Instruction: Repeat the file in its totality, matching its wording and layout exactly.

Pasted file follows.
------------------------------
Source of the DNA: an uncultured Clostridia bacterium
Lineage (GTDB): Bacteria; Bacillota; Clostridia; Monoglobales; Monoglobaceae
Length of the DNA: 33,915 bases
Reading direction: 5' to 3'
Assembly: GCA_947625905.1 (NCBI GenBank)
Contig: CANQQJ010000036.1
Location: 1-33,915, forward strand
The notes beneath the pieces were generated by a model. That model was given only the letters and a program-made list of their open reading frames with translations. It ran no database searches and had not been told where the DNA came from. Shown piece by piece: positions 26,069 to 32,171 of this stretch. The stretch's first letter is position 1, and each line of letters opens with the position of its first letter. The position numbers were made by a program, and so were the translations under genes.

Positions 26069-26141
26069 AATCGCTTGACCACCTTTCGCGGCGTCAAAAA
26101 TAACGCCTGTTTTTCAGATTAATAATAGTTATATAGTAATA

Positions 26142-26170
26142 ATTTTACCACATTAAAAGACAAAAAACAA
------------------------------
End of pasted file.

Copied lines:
Source of the DNA: an uncultured Clostridia bacterium
Lineage (GTDB): Bacteria; Bacillota; Clostridia; Monoglobales; Monoglobaceae
Length of the DNA: 33,915 bases
Reading direction: 5' to 3'
Assembly: GCA_947625905.1 (NCBI GenBank)
Contig: CANQQJ010000036.1
Location: 1-33,915, forward strand
The notes beneath the pieces were generated by a model. That model was given only the letters and a program-made list of their open reading frames with translations. It ran no database searches and had not been told where the DNA came from. Shown piece by piece: positions 26,069 to 32,171 of this stretch. The stretch's first letter is position 1, and each line of letters opens with the position of its first letter. The position numbers were made by a program, and so were the translations under genes.

Positions 26069-26141
26069 AATCGCTTGACCACCTTTCGCGGCGTCAAAAA
26101 TAACGCCTGTTTTTCAGATTAATAATAGTTATATAGTAATA

Positions 26142-26170
26142 ATTTTACCACATTAAAAGACAAAAAACAA